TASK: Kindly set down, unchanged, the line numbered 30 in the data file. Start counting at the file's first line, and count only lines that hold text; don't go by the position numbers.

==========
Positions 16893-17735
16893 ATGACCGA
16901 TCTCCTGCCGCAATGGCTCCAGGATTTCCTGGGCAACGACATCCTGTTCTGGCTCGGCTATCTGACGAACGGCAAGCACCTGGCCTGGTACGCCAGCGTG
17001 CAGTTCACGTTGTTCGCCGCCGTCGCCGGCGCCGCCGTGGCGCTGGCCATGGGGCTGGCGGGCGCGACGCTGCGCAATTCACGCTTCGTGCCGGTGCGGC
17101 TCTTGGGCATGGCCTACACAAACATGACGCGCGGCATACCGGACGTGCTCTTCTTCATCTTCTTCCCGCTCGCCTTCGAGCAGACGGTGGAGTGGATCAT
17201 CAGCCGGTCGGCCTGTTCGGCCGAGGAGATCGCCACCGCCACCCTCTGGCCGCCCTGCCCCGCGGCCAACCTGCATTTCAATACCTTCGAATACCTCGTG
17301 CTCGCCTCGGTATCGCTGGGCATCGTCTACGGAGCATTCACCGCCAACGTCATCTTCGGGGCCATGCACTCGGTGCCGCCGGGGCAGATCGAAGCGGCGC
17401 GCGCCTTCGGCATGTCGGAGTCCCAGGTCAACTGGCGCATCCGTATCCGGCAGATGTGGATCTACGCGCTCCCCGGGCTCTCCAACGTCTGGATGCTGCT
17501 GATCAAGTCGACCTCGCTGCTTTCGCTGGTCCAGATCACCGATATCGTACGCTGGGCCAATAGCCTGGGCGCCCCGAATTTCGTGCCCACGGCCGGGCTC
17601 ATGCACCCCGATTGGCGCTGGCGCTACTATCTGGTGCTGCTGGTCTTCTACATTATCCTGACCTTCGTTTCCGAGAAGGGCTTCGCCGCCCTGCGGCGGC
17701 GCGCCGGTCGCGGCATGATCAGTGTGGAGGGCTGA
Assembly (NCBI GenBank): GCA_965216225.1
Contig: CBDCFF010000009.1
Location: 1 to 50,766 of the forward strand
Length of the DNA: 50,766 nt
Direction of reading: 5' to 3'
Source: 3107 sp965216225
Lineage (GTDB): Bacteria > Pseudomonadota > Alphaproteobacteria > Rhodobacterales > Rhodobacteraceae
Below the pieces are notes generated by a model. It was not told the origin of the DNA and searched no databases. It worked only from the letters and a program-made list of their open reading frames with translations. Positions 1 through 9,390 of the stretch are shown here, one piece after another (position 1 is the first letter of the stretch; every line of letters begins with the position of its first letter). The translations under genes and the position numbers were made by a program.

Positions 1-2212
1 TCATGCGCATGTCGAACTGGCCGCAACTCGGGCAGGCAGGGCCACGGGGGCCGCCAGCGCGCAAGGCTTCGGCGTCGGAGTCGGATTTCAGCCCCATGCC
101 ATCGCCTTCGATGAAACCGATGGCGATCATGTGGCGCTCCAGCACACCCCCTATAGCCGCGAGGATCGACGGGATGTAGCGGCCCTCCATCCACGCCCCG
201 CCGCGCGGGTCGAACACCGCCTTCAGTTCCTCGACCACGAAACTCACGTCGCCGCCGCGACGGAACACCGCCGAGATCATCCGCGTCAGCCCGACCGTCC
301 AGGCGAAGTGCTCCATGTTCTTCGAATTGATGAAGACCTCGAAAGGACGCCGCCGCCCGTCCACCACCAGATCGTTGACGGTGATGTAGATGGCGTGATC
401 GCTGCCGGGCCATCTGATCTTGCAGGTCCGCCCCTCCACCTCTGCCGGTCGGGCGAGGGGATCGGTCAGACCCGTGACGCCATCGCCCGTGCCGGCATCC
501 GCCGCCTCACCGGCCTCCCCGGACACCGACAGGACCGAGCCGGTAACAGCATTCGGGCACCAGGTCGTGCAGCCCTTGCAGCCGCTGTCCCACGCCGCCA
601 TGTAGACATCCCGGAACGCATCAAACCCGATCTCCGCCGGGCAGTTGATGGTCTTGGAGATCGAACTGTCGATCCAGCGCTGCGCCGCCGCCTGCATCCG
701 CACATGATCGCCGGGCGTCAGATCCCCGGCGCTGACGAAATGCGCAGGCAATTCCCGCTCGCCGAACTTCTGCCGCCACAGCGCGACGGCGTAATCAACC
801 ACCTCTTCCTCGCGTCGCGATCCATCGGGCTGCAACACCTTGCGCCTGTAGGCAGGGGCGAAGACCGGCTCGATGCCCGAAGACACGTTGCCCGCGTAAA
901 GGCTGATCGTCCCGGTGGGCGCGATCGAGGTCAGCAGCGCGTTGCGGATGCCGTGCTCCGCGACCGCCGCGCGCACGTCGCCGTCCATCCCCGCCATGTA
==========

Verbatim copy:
901 GGCTGATCGTCCCGGTGGGCGCGATCGAGGTCAGCAGCGCGTTGCGGATGCCGTGCTCCGCGACCGCCGCGCGCACGTCGCCGTCCATCCCCGCCATGTA